My Homeschool Maths Lessons – Things I Wish I’d Known

Homeschool maths was a subject where I often felt a little ‘lost at sea’. I wasn’t bad at maths in school but at 40 years old my maths knowledge was rusty.

I did what I thought would work but I relied heavily on textbooks and didn’t take the time to learn the best way of teaching homeschool math. Through trial and error, I found a system that worked. But it would have been a lot easier if I could have avoided some of the mistakes I made.

Let me share with you a few things I wish I’d known when I started teaching homeschool maths.

  1. Teach Concrete Before Abstract

When I started teaching formal homeschool maths to my first child I went straight to textbooks. I didn’t really understand the value of teaching math concepts in a concrete way before I taught them in an abstract way.

I should have used manipulatives more. What are they? Objects used to teach mathematical concepts such as counters, shape blocks, and base ten blocks are called manipulatives.

Here are some ideas for some DIY math manipulatives.

Charlotte Mason wrote this about teaching maths, “The next point is to demonstrate everything demonstrable. The child may learn the multiplication table and do a subtraction sum without any insight into the rationale of either. He may even become a good arithmetician, applying rules aptly, without seeing the reason of them; but arithmetic becomes elementary training only in so far as the reason why of every process is clear to the child. 2+2=4, is a self-evident fact, admitting of little demonstration; but 4X7=28 may be proved. He has a bag of beans; places four rows with seven beans in a row; adds the rows, thus: 7 and 7 are 14, and 7 are 21, and 7 are 28; how many sevens are in 28? 4. Therefore it is right to say 4X7=28; and the child sees that multiplication is only a short way of doing addition…” p. 255-256 Home Education

I hardly ever used counters to teach, I mostly used paper and the pictures that appeared on the paper. My first son survived the lack of manipulatives because he was very bright and went on to a very high level of maths, but I realised with subsequent children that those early homeschool maths lessons could have been less frustrating, and much quicker for him, if I used more counters and practical demonstrations.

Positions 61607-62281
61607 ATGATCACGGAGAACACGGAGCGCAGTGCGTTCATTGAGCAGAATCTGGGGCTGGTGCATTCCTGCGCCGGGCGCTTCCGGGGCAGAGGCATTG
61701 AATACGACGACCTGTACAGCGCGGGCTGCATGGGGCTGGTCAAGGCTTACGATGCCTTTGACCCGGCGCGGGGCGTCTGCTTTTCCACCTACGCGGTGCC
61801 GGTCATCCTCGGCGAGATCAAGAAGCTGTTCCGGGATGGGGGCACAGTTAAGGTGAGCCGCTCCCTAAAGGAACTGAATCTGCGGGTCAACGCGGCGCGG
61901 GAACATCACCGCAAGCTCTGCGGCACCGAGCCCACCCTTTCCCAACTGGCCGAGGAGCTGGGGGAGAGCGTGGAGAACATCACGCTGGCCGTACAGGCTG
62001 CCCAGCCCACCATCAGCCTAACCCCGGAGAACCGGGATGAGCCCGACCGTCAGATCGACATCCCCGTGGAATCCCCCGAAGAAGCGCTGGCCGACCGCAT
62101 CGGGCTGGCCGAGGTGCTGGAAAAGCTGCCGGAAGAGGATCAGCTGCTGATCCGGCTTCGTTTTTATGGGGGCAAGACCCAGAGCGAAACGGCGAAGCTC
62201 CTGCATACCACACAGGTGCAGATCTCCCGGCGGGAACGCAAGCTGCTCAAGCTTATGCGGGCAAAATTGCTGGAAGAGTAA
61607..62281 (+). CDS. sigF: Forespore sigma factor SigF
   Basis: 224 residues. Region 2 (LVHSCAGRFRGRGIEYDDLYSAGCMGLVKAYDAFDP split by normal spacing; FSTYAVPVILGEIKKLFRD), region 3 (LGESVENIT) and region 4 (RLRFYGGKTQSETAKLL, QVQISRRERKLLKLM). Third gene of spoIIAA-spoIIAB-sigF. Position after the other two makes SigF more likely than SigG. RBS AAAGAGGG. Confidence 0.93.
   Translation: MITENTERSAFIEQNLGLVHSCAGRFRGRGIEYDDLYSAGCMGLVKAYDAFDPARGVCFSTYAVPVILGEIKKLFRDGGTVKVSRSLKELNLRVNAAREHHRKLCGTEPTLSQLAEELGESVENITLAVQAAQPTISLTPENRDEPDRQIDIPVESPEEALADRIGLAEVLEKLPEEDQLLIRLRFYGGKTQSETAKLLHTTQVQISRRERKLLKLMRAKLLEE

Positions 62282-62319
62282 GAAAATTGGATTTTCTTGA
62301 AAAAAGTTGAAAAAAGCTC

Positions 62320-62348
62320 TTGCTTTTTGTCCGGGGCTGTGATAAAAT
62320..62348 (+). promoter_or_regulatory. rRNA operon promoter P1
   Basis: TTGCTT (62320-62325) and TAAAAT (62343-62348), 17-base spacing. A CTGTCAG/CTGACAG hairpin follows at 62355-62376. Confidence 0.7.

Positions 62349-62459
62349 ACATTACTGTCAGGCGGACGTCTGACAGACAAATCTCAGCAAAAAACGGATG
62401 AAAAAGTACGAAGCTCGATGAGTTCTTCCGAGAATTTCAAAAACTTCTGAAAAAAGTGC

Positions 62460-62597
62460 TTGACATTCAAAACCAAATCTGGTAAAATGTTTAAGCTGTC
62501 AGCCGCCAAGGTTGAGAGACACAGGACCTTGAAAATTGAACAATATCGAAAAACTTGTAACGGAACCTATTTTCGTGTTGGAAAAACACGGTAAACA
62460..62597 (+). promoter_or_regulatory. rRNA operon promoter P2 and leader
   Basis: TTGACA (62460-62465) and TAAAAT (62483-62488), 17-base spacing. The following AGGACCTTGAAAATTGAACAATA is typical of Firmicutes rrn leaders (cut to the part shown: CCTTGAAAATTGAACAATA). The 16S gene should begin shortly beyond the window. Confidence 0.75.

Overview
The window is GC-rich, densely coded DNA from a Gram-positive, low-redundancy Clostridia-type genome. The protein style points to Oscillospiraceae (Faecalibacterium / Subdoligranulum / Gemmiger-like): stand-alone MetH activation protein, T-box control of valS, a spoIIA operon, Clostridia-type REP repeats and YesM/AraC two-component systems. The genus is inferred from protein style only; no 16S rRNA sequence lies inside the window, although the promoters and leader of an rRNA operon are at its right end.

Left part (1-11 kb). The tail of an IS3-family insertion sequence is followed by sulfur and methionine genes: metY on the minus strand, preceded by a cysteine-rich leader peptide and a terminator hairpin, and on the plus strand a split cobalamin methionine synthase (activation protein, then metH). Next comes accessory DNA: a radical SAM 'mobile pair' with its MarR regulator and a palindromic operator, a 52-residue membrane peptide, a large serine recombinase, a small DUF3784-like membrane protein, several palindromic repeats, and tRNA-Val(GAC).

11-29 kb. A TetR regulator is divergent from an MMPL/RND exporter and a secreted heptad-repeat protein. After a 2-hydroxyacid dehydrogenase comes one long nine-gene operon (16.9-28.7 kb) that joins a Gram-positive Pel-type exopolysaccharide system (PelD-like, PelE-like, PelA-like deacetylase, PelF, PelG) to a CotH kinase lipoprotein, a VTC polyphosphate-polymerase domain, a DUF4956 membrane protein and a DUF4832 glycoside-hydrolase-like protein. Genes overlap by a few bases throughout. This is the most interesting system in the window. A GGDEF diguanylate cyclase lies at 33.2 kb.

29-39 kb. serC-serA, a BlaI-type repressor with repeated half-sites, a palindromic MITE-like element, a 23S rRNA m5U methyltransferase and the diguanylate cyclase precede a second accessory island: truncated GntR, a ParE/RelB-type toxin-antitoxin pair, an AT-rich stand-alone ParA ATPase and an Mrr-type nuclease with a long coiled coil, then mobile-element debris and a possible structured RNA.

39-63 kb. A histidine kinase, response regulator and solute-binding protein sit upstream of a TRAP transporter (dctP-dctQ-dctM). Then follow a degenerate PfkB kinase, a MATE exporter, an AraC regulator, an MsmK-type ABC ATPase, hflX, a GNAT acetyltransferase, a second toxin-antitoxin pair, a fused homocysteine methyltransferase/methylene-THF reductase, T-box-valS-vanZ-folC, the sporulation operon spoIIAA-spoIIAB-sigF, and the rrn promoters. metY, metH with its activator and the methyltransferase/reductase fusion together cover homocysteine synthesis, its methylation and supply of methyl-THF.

1. Teach Homeschool Maths In Daily Living

Some parents are natural teachers, they instinctively see a lesson in everything. However, some of us need to learn that habit. There are many opportunities in our day when we can have mini math moments without making it an official ‘homeschool math lesson’.

Real life teaching helps your child learn ideas. Charlotte Mason says:

“On the same principle, let him learn ‘weights and measures’ by measuring and weighing; let him have scales and weights, sand or rice, paper or twine, and weigh, and do up, in perfectly made parcels, ounces, pounds, etc. The parcels, though they are not arithmetic, are educative, and afford considerable exercise of judgment as well as of neatness, deftness, and quickness. In like manner, let him work with foot-rule and yard measure, and draw up tables for himself. Let him not only measure and weigh everything about him that admits of such treatment, but let him use his judgment on questions of measure and weight. How many yards long is the tablecloth? How many feet long and broad a map, or picture? What does he suppose a book weighs that is to go by parcel post? The sort of readiness to be gained thus is valuable in the affairs of life, and, if only for that reason, should be cultivated in the child. While engaged in measuring and weighing concrete quantities, the scholar is prepared to take in his first idea of a ‘fraction,’ half a pound, a quarter of a yard, etc.” Charlotte Mason, p. 259-260 Home Education

Here is a good post on teaching maths with meaning.

Here are some ideas for teaching kids who hate sitting down for homeschool maths lessons.

Here’s a lovely set of nature activities that incorporate homeschool maths.

Many of my friends and I used songs to teach the multiplication tables when driving the car.

  1. Choose Your Homeschool Maths Textbook Thoughtfully

With my four children I tried many math curriculums. My list included: Singapore Maths, Maths Online, Mathletics, Saxon Math, Life of Fred, Teaching Textbook, Miquon Math, Targeting Maths, Haese Maths, Signpost Math and I looked at a whole lot more than that.

I couldn’t settle on a maths curriculum because I was lured by the promise of the other curriculums. This chopping and changing was to my children’s detriment. Each time I swapped curriculums we had to repeat some concepts. But eventually I worked out that I needed to stop flipping all over the place, and stick with what I knew was good even though it was a little boring at times.

In the process of switching curriculums, I worked out some key components to finding a homeschool maths curriculum suitable for Australians.

Three things to be aware of when choosing a math curriculum:

  1. Do you want it to line up with your state syllabus or the Australian Curriculum?

If that is something that you need to do then watch out for the American Curriculums. Also American curriculums use imperial measurements instead of metric. Many of their money problems in the primary years include nickels, dimes and quarters.

  1. Choose a textbook you feel you can confidently teach.

Another issue I discovered in my quest for the best homeschool maths curriculum was usability. I discovered that school math textbooks were not homeschool maths friendly. They often had a thick complicated teacher’s manual that required a long lesson before allowing your child to go and do their maths exercises. The teacher’s manual also assumed you had maths teacher training.

For primary homeschool maths, Singapore Math was my favourite. Although not written for Australian schools, it followed the Australian Curriculum well. It was probably slightly more demanding than some Australian curriculums, but it still used metric measurements and their money system converted well. My children still joke about the word problems of which included shopping for 35 kg of rice and 30 durians.

Here are some tips on getting started with Singapore Math.